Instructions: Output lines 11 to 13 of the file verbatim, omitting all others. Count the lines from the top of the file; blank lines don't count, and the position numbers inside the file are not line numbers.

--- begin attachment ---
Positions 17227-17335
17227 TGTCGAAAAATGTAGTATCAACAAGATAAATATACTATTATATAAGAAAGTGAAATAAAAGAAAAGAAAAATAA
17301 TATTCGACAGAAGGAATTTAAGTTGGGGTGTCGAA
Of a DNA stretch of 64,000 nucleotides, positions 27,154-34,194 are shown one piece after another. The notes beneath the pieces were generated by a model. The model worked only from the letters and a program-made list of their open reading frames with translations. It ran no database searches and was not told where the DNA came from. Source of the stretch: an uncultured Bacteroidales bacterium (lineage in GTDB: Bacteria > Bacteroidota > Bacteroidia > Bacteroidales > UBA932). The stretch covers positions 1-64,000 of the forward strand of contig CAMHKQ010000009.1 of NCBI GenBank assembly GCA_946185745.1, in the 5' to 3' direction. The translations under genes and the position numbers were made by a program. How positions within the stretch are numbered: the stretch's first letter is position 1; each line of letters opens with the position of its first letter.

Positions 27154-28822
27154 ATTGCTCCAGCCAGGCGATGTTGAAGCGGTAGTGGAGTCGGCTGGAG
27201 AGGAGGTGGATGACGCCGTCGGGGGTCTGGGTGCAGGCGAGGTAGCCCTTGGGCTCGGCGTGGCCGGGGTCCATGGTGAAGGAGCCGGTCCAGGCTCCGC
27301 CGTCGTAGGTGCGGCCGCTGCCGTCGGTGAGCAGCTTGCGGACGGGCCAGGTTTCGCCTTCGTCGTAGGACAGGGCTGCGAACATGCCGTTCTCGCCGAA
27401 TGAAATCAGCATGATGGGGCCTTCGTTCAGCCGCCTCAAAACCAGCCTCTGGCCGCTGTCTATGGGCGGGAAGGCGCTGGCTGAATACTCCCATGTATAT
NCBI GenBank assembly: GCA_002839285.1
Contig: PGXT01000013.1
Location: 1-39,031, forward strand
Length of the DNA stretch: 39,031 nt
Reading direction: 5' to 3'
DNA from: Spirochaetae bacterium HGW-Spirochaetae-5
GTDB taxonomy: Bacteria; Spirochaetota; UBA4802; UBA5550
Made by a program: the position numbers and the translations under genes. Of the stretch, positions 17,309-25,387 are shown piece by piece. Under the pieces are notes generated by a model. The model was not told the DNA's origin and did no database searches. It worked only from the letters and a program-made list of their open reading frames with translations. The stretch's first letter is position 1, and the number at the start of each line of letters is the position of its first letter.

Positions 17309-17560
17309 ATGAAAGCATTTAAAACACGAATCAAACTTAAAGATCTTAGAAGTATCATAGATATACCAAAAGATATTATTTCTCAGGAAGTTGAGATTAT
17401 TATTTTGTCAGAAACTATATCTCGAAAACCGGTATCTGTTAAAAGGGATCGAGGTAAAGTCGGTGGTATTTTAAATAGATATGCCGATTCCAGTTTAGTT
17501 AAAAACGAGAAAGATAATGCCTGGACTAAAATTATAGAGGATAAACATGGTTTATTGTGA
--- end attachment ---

Contig: PGXT01000013.1
Location: 1-39,031, forward strand
Length of the DNA stretch: 39,031 nt